Polarized lenses reduce brightness from reflective surfaces, such as water or asphalt. Therefore, they are perfect for driving and water sports. However, they could make it difficult to see the LCD display on a car’s dashboard.

    Multifocal Eyeglass Lenses

    If you are in your mid-forties or older, you may have eyeglasses with multifocal lenses. We call these bifocals or trifocals.

    These types of lenses integrate multiple prescriptions into one lens to fix your vision. In the past, you could identify this particular type of lens by a thin line in the middle of the lens. However, today’s products usually look completely smooth.


    Bifocals are the most common type of multifocal. Usually, the lens is divided into two sections. The upper section supports distance correction. The lower half improves near vision.

    These lenses are generally recommended for people over forty who’s eyes cannot focus well when reading. This is a condition presbyopia, an age-related ailment caused by loss of elasticity of the lens of the eye.


    These lenses are multifocals with three sections. The third section resides right above the bifocal part of the lens. A person looks through this final section to see things within arm’s reach, such as a computer screen.

    If you have questions about what type of multifocal is right for you, it is best you speak with your optometrist. He or she can help you choose the lens that meets your lifestyle needs and best corrects your vision.

    Eyeglass Lens Coatings

    In addition to weight and depth of the lens, you can choose from several lens coatings.


    A coating that’s anti-reflective helps with halos around light, reflections and glare. As well, anti-reflective lenses make for a better look.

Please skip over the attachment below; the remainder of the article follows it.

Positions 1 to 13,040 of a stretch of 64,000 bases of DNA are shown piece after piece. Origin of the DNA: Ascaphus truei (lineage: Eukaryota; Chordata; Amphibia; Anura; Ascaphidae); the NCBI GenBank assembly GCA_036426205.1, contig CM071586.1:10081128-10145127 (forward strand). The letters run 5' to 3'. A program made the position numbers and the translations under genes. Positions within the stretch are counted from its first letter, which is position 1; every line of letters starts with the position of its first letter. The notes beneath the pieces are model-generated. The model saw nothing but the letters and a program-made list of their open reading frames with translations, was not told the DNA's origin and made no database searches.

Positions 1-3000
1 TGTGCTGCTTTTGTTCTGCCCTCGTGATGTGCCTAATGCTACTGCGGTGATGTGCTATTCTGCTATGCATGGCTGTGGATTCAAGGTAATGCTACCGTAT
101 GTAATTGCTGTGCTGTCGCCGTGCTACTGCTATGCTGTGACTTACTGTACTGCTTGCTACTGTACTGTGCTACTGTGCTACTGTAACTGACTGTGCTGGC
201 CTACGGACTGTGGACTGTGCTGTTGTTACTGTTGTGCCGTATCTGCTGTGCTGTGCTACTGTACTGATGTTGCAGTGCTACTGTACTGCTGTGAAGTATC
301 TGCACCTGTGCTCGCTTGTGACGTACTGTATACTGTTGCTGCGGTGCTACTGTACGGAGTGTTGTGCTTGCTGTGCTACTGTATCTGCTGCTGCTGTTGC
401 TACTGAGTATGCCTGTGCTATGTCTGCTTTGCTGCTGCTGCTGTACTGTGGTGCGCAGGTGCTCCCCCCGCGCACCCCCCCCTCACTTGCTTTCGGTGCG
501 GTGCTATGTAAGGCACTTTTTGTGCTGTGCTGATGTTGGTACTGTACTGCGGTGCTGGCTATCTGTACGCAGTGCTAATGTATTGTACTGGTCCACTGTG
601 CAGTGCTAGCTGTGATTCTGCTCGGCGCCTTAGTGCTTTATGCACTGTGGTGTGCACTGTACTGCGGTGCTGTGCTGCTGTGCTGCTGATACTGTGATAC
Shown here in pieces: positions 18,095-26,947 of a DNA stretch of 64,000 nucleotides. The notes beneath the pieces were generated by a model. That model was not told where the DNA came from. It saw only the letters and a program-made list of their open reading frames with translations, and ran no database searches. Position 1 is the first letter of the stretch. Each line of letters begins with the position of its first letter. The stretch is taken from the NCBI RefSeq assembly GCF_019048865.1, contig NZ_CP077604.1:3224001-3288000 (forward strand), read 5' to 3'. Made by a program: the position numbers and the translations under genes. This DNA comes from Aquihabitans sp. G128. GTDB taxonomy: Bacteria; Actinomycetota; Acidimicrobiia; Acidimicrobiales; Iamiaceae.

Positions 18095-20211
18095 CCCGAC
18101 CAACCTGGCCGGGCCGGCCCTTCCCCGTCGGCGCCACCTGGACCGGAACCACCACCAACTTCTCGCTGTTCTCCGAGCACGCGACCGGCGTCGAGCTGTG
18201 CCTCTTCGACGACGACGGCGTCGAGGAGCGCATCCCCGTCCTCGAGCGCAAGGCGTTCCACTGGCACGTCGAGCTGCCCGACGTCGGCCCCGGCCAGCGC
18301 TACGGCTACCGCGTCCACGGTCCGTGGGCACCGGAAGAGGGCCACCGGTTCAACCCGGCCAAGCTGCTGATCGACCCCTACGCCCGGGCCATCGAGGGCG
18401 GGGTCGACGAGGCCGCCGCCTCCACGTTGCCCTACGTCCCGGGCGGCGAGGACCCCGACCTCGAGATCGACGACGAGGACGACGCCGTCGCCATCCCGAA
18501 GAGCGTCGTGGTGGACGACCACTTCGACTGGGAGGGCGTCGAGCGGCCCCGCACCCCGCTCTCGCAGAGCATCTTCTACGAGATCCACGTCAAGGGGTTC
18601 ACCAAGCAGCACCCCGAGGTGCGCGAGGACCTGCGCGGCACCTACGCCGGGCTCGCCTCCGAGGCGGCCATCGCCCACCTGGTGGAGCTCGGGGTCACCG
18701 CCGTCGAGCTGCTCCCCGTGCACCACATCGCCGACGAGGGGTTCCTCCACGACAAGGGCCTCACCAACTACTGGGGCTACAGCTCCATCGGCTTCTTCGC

UV Protection and Scratch-Resistance 

    The majority of lenses these days are all scratch-resistant and offer UV protection. Yet, you want to double-check for these features when ordering your eyewear online.

    Tinted Lenses

    In some cases, a dark or light hint of color on the lens may help a person see better. A yellow-colored tint can increase brightness. On the other hand, a grey tint to the eyewear will not change the colors of objects. Finally, a light hue hides aging signs that otherwise may be visible around your eyes.

    Mirror Coatings

    A mirror coating is actually used just for aesthetics. However, it does conceal your eyes from view. Lens makers offer these coatings in an array of colors, such as gold, silver and glowing blue.

    Eyewear Care Tips

    Consequently, when you find the right pair of eye glasses, you want to take good care of them. Here are some tips:

    • Store your eyeglasses in a dry, clean place.
    • Don’t store your eyewear in environments that can damage them, such as direct sunlight and extremely cold places.
    • Clean your lenses with a non-lint cloth or water. This will help you see clearly and keep the lenses smudge-free.
    • Visit your eye doctor every year to check your prescription. Regular examinations help ensure that looking through your glasses is comfortable.

    No, thanks!